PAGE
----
There was a lecturer on my teacher training course who took great delight in acting out strategies for classroom management at the start of every seminar. He would sweep into the room chanting imperatives: “Eyes on me! Eyes on me!”. At this, eyebrows were raised; some would even turn to look. One of his favourite manoeuvres was to enter the classroom with a flamboyant grasping gesture as he uttered the rather haunting line, “I take away your voices”. At that, we fell silent, stunned perhaps by the realisation that teaching (so far at least) was falling short of our expectations. Or perhaps we were too busy cringing. Season 2 of ‘The Office’ had recently aired and there was more than a hint of David Brent when he delivered the line, “Did you see what I did there?”
I am happy to report that neither of the suggested strategies made it into my classroom repertoire. The notion of taking away a child’s voice is the antithesis of what most teachers set out to do. Instead, we are in the business of helping students to find their voice, and then giving them a platform from which to use it.
I was reminded of this last week while chairing a staff discussion on ‘Quiet Power’. As we explored how we can tap into the strengths of our more introverted learners, one person shared the view that students have become quieter since the pandemic: they seem more withdrawn; less ready to speak up. If true, then now more than ever, we need to provide opportunities for our students to express themselves, and to create environments in which they feel safe to voice their thoughts and feelings.
We’re on a mission. Last week, Years 3 to 6 took part in the ‘Young Voices’ event at the O2 Arena – their voices were heard alongside those of some 8000 other young people. It was an unforgettable experience for all involved. Alysia Woodcock, who coordinated the event, is now launching a girls’ community choir, bringing Key Stage 1 pupils from across Brighton and Hove together to build confidence in singing – a direct response to the low levels of confidence and high levels of anxiety we are seeing post-covid.
In the Senior school, we are running more regular focus groups for students to voice their opinion on all sorts of topics. Today was an important one: food. The voices I heard were eloquent, polite and measured; the ideas were constructive and allowed for both innovation and compromise.
Not all communication is verbal, of course. This week has provided another opportunity for expression, with our annual dance show, Momentum. So many participants demonstrated that, when given a platform and the right support, they have something meaningful to communicate. Well done to all involved and thank you to Ms Szkolar and her team for another outstanding show.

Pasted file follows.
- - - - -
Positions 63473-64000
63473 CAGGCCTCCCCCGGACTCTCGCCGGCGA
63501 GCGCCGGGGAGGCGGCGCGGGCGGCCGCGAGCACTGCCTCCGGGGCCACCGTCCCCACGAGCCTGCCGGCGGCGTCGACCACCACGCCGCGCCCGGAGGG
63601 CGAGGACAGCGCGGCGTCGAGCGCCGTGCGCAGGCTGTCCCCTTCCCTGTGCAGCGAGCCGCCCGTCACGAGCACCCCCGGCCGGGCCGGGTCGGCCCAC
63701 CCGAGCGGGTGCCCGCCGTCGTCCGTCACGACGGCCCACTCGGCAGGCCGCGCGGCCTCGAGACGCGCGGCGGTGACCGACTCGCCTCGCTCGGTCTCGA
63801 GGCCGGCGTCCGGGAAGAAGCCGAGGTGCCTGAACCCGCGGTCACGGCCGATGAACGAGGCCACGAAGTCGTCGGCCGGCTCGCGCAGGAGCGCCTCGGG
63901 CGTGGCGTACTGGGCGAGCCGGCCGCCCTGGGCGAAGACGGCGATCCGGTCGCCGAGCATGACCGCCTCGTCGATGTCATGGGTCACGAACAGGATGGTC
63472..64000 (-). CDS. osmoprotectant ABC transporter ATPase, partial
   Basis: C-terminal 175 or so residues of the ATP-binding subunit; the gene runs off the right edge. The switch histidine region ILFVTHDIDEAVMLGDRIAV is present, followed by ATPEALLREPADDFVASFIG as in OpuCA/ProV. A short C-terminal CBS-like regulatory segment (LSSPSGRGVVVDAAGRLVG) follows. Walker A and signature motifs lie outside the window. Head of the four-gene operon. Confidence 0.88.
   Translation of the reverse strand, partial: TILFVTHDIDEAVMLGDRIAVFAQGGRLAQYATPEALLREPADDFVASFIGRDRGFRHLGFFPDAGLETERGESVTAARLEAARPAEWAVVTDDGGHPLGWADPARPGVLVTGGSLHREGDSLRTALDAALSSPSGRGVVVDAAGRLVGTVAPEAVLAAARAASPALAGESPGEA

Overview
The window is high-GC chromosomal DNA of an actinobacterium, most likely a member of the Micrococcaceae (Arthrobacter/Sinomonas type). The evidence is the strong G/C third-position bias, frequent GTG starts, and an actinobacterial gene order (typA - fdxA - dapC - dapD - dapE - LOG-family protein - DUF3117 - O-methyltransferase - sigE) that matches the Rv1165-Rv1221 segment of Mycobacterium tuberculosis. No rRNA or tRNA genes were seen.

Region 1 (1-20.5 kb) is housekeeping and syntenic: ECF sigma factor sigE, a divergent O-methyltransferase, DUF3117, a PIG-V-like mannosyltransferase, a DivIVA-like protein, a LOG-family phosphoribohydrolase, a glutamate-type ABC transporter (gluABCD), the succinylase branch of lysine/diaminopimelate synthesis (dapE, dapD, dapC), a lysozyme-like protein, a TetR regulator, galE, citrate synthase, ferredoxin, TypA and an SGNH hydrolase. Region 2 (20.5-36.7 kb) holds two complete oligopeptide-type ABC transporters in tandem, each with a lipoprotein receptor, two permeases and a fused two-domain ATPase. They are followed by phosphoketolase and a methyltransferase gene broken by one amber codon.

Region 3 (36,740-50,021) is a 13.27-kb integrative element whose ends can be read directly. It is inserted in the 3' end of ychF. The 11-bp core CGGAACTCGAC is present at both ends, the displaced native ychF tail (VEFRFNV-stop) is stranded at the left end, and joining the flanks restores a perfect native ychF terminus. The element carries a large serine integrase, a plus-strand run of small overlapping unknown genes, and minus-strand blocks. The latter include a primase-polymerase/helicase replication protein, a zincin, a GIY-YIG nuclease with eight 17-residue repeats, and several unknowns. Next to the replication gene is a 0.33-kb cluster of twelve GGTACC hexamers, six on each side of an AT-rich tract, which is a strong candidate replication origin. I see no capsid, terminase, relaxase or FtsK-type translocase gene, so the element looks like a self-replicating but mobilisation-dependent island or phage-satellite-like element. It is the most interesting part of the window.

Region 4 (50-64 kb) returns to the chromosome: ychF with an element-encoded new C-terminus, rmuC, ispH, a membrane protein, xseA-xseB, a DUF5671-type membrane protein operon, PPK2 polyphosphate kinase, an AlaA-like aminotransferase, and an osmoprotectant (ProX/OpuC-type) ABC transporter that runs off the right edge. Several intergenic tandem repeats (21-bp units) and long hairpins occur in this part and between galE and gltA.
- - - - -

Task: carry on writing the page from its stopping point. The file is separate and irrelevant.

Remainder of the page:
On Wednesday morning, we marked Holocaust Memorial Day with an extraordinary assembly, during which we had the privilege of listening to Holocaust survivor, Ceska Abrahams. Ceska spoke resolutely – with remarkable strength – and reminded us why it is so important that we not only have a voice but that we also have an audience.
There are stories that need to be heard.
The theme for this year’s Holocaust Memorial Day is ‘Ordinary People’ and Head of Religion and Philosophy, Alexis Dowglass, honoured this theme by creating an assembly of many different, ordinary voices. Staff spoke from around the hall as we remembered victims of genocide in Europe, in Cambodia, in Rwanda, in Bosnia and Darfur. We reflected on the ordinary people who let genocide happen, on the ordinary people who perpetrated genocide, and on the ordinary people who suffered. Our ordinary students read poems, asked questions and sang, adding their voices in an expression of solidarity. A line on the HMD website sums up why this individual and collective expression is so important: “… ordinary people, such as ourselves, can perhaps play a bigger part than we might imagine in challenging prejudice today.”
This morning, our choir sang in Hove Town Hall at another Holocaust Memorial Day event. They joined Councillors, MPs, the Mayor of Brighton & Hove, and attendees from across the city – all ordinary people, and all people of influence. It was a great privilege for our students to be represented and a reminder that, by having a voice, we can make a difference in the world.